Venetian Relics I: Double Decker Saints
This is one of my favourite Venetian churches: San Zaccaria, not too far from St Mark's Square. The Benedictine convent that was once attached to the church was the oldest and richest in the city (until its suppression in 1810). Such was the convent's prestige that the Doge solemnly processed to the church every Easter - indeed, it was said that one Abbess, Agiostina Morosini, had been the first to present the doge with his distinctive hat, the cornu. I like the detail that the procession always avoided the Riva degli Schiavoni, since one Doge (Pietro Tradonico) had been assassinated here in 837, so they came instead by the Via SS Filippo e Giacomo.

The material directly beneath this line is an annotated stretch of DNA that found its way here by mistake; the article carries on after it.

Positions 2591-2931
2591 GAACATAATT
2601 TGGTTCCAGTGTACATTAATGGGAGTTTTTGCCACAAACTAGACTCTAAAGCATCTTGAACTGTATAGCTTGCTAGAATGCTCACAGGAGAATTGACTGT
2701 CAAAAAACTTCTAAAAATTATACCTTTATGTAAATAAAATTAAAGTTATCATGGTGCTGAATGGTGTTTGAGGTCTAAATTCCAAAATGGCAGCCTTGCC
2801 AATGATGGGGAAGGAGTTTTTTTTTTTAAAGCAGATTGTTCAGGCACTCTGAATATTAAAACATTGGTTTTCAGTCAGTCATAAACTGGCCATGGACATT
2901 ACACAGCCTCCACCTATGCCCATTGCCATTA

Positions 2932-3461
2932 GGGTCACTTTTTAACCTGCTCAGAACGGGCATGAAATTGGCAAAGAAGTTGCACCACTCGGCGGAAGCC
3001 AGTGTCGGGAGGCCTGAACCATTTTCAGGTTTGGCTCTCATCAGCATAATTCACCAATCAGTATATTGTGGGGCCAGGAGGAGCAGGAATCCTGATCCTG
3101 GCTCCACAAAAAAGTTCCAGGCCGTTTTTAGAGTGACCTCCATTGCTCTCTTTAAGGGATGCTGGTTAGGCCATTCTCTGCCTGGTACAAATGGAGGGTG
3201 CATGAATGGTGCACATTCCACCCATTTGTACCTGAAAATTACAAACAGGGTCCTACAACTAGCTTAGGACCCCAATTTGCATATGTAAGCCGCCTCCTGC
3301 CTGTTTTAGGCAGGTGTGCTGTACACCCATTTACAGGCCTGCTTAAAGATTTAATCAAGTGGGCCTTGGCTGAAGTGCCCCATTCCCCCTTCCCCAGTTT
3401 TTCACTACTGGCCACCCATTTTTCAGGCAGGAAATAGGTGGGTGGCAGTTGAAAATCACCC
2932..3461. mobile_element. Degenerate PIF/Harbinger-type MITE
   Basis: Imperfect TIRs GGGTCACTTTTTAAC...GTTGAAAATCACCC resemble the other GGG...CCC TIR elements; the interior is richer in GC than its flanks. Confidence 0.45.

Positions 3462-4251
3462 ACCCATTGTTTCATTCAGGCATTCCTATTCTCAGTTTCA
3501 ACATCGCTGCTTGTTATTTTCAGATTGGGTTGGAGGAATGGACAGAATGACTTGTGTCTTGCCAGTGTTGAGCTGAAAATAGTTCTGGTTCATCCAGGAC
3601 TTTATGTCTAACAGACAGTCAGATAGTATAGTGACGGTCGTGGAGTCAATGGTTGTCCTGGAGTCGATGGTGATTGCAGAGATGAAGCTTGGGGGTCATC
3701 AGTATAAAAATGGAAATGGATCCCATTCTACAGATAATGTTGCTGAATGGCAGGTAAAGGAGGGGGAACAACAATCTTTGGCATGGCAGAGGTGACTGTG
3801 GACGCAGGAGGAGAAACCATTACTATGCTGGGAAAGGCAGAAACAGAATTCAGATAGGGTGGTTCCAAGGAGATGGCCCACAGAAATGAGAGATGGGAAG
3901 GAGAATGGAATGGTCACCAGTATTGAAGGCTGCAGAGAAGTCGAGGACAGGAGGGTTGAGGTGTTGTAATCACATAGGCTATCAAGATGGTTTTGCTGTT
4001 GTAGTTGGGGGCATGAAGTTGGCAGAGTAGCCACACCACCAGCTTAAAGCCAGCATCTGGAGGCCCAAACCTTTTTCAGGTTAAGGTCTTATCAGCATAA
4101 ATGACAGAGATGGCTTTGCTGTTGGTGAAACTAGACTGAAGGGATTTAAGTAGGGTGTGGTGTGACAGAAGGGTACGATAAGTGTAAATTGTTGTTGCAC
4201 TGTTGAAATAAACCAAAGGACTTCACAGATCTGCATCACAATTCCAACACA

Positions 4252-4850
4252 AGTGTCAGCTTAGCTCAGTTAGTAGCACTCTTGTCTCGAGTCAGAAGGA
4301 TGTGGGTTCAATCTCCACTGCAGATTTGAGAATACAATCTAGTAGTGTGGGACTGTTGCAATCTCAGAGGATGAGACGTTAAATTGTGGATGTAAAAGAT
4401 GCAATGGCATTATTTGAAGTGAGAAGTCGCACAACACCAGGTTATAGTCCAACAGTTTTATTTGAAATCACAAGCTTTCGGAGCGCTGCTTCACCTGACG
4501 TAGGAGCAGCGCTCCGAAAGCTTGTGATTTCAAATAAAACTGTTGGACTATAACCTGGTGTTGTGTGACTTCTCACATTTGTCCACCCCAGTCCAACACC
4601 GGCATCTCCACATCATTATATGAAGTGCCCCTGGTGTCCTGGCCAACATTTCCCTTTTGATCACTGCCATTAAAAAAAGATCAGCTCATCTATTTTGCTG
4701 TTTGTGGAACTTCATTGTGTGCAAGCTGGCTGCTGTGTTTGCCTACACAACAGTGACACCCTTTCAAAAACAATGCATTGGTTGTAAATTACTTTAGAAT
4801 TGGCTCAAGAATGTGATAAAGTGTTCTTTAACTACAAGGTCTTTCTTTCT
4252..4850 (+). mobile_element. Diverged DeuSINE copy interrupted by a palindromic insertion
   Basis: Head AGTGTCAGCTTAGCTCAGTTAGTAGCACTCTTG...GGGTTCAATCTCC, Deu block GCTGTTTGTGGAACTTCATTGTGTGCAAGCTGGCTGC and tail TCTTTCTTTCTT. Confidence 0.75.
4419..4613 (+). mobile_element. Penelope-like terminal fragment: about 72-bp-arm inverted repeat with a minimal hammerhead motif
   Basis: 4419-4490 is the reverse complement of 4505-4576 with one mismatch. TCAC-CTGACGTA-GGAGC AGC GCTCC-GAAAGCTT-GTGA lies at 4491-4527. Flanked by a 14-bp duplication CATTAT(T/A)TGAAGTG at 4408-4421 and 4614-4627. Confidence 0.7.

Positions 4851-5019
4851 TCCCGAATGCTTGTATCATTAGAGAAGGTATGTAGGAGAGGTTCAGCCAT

The church contains one of the most bizarre shrines that I've seen - a side altar on the epistle side aisle, which contains the bodies of two major saints, arranged as a sort of 'double-decker.' On the bottom is St Zechariah, the father of St John the Baptist and patron of the church. On top is St Athanasius, Doctor of the Church - with no obvious connection to his saintly neighbour, beyond the fact that he was a great theologian of the Incarnation. It seems strange that these major relics were just put in a side aisle, not even in a chapel of their own! I'm not sure of the provenance of the relics - possibly St Zechariah was pinched from Constantinople during the Fourth Crusade. The Coptic Orthodox Cathedral in Cairo also claims the body of St Athanasius...